Prelude to the Opium War? British reactions to the ‘Napier Fizzle’ and attitudes towards China in the mid eighteen-thirties. GAO Hao

The Red Book of the Exchequer: a curious affair revisited. Margaret Procter

Imperialism first, the war second: the British, an Armenian legion, and deliberations on where to attack the Ottoman empire, November 1914–April 1915. Andrekos Varnava

‘M4 to Wales – and prosper!’ A history of a motorway. Martin Johnes

Notes and Documents:

Letters of Richard II (1397–8) in the authorship of William Ferriby. David R. Carlson

New Historical Research articles

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Herbert_Read

Herbert Read and the fluid memory of the First World War: poetry, prose and polemic by Matthew S. Adams

Utilizing archival material and analysing Read’s poetry, prose and polemical writing, this article argues that Read’s perception of the war was deeply ambiguous, and shifted in response to the changing view of the conflict in British cultural history. He saw the war as at once disabling and liberating, and his continual return to the conflict as a subject in his writing was a process of attempting to fix its ultimate meaning to his life.

Black people and the criminal justice system: prejudice and practice in later 18th- and  early 19th-century London by Peter King and John Carter Wood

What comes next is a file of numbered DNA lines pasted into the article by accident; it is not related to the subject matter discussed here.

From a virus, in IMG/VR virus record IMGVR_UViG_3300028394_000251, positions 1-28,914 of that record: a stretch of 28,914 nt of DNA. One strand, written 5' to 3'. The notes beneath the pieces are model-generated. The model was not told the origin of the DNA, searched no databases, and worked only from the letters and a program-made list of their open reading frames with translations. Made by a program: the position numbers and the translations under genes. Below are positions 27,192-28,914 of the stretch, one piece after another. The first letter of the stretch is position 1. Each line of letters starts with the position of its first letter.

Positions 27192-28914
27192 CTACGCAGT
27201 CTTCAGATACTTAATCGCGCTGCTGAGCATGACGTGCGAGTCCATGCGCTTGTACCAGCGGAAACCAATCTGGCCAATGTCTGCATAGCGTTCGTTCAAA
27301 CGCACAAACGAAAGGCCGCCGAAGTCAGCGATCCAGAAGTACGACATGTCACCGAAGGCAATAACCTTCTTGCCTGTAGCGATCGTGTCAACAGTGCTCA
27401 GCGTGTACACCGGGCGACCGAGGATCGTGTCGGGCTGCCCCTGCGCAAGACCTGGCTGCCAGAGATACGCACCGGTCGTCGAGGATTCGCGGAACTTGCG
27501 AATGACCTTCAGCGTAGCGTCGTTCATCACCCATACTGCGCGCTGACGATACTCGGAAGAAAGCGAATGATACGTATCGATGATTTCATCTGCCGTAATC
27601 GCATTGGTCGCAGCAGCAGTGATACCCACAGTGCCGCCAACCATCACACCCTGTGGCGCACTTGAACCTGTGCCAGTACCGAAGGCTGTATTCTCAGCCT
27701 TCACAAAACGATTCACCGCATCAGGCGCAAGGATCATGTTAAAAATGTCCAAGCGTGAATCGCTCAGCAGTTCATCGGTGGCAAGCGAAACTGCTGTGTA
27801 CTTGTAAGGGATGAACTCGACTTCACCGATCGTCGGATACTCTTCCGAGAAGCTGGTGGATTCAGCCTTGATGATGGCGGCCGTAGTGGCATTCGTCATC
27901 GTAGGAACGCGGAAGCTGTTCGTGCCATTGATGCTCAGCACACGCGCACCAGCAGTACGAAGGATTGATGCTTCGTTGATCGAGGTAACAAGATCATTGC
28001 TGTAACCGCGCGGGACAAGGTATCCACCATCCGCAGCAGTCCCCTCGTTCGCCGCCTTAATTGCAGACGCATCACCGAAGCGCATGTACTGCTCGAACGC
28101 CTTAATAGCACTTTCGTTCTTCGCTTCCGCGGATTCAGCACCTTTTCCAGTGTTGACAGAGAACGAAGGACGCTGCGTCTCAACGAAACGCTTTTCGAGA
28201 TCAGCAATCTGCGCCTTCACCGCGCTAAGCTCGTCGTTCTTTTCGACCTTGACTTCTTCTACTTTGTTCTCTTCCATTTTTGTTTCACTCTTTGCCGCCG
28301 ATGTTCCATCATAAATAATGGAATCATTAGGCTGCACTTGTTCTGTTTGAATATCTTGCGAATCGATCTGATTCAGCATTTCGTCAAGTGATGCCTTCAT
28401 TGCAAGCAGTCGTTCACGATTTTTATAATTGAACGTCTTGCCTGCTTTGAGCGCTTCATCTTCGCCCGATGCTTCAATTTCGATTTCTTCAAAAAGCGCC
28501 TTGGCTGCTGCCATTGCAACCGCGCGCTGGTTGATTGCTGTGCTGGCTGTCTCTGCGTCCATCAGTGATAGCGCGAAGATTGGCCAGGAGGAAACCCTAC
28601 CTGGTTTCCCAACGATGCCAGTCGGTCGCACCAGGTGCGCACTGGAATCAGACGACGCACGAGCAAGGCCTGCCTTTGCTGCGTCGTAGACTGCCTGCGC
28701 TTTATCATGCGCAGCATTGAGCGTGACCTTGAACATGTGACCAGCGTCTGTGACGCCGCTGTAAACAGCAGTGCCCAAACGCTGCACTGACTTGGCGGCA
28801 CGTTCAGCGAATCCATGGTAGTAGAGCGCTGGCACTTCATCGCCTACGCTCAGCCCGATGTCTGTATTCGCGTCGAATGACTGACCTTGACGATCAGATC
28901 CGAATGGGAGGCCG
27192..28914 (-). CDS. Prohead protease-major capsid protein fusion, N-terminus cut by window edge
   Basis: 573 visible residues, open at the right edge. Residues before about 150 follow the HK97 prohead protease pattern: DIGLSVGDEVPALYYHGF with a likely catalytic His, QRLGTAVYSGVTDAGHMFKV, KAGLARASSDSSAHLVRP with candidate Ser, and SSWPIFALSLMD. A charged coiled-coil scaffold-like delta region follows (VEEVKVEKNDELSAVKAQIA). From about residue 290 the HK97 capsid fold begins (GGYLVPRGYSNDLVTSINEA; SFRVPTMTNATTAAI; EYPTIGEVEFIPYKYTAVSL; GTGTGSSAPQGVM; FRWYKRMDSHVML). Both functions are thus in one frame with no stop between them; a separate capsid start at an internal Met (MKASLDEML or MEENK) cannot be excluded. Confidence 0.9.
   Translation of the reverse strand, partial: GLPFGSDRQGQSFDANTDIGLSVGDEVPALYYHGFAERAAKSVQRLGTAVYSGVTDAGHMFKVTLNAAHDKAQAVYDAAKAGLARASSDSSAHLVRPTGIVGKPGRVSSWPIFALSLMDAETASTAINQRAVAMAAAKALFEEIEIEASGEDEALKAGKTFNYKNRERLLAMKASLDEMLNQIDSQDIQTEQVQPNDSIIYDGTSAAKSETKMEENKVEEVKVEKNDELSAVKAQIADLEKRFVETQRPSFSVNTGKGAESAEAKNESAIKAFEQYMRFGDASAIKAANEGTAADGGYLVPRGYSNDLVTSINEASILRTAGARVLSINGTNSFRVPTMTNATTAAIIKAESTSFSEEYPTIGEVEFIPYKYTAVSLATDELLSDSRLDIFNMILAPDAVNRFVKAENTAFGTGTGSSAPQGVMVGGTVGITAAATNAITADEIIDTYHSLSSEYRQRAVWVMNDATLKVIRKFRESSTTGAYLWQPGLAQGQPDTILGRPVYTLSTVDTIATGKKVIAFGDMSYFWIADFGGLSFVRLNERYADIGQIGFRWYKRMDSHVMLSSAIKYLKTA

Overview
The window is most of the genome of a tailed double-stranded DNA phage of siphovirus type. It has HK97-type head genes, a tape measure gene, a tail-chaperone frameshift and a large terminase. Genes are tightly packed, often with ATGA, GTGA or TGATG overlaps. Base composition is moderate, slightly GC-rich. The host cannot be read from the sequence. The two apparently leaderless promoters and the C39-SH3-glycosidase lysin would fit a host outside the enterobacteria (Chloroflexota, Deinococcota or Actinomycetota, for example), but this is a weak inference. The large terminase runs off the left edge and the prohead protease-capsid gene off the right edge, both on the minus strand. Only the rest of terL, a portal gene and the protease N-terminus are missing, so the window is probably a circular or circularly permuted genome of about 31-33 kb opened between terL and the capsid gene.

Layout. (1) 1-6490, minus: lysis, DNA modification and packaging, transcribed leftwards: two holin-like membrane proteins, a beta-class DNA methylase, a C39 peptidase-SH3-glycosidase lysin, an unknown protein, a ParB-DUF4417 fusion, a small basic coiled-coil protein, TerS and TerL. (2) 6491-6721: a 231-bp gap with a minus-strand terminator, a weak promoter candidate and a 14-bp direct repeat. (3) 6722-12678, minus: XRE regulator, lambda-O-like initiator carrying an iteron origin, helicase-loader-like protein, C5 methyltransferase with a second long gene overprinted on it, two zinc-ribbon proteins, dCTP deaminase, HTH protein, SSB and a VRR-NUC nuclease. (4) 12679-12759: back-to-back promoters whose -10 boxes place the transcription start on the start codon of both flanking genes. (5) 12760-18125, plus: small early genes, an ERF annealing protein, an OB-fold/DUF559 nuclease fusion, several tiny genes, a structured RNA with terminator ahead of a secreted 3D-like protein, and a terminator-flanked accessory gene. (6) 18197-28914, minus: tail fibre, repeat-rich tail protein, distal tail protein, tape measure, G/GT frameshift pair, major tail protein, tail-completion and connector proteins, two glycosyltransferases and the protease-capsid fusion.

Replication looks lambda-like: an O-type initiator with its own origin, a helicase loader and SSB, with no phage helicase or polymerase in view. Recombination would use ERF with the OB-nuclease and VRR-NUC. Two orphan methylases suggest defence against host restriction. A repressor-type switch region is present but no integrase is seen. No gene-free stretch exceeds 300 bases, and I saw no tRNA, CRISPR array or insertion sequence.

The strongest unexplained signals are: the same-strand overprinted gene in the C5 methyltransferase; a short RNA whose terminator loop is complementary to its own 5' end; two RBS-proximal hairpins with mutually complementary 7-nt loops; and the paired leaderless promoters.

This article explores how attitudes to black people were translated into practice by examining how the latter fared as victims, witnesses and especially as the accused when they came to the Old Bailey in the eighteenth and early nineteenth centuries.

Historical Research: new early view articles

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Royal 10 E.IV, f.18vIntelligence and intrigue in the March of Wales: noblewomen and the fall of Llywelyn ap Gruffudd, 1274–82 by Emma Cavell

This article examines the part played by key baronial wives of the Welsh Marches in the defeat of Llywelyn ap Gruffudd in 1282. It explores the hidden involvement of women in the conquest of Wales and considers the opportunities available to noblewomen, particularly non-widows, in the Welsh Marches and beyond.

Licit medicine or ‘Pythagorean necromancy’? The ‘Sphere of Life and Death’ in late medieval England by Joanne Edge